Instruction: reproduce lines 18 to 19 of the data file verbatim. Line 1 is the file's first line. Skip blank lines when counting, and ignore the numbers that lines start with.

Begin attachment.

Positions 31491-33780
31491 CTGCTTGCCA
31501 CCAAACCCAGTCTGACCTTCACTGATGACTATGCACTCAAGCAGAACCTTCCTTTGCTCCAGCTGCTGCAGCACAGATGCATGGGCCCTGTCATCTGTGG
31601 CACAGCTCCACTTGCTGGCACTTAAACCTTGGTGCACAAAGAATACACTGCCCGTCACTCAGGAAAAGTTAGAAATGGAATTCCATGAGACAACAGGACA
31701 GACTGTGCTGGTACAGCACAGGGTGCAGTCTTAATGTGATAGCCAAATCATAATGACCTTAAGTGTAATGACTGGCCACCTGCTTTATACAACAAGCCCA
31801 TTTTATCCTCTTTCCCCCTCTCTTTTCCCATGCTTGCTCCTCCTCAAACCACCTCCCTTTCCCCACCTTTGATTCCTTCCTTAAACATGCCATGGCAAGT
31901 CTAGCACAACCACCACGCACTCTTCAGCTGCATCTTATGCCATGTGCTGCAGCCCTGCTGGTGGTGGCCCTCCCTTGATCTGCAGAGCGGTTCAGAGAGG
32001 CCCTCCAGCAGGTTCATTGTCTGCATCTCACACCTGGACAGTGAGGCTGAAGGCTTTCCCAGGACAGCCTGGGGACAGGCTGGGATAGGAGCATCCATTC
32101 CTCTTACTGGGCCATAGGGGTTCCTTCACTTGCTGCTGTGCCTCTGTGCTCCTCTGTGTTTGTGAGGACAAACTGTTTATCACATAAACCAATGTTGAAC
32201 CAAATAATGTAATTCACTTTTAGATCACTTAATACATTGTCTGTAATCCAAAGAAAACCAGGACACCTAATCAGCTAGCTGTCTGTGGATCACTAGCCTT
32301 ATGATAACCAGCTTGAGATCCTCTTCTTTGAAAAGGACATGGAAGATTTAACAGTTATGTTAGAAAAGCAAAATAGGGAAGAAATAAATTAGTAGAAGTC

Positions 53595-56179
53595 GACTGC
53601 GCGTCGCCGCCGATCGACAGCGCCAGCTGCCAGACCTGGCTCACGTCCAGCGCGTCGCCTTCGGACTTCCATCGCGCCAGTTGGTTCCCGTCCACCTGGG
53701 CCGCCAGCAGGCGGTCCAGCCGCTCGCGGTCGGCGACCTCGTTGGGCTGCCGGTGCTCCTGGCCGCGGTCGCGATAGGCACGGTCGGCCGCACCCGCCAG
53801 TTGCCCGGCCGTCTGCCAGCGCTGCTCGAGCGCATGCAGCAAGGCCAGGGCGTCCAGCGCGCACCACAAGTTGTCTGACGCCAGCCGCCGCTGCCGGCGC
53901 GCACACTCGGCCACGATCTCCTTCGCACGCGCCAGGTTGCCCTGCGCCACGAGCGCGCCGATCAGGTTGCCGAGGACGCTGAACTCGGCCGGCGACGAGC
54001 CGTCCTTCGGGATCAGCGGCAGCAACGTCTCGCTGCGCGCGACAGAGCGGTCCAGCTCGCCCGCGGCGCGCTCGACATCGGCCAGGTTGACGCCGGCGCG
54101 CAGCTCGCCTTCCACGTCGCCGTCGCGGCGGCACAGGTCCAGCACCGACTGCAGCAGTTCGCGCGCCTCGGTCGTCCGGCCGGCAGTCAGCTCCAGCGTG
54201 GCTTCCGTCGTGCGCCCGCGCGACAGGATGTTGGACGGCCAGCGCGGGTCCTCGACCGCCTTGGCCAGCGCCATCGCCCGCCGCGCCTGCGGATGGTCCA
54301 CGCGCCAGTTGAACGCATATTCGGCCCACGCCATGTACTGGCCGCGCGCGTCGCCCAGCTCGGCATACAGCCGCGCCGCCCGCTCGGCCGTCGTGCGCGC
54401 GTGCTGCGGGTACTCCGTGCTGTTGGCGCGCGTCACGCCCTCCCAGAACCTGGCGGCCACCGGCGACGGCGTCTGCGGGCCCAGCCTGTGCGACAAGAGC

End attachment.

54001 CGTCCTTCGGGATCAGCGGCAGCAACGTCTCGCTGCGCGCGACAGAGCGGTCCAGCTCGCCCGCGGCGCGCTCGACATCGGCCAGGTTGACGCCGGCGCG
54101 CAGCTCGCCTTCCACGTCGCCGTCGCGGCGGCACAGGTCCAGCACCGACTGCAGCAGTTCGCGCGCCTCGGTCGTCCGGCCGGCAGTCAGCTCCAGCGTG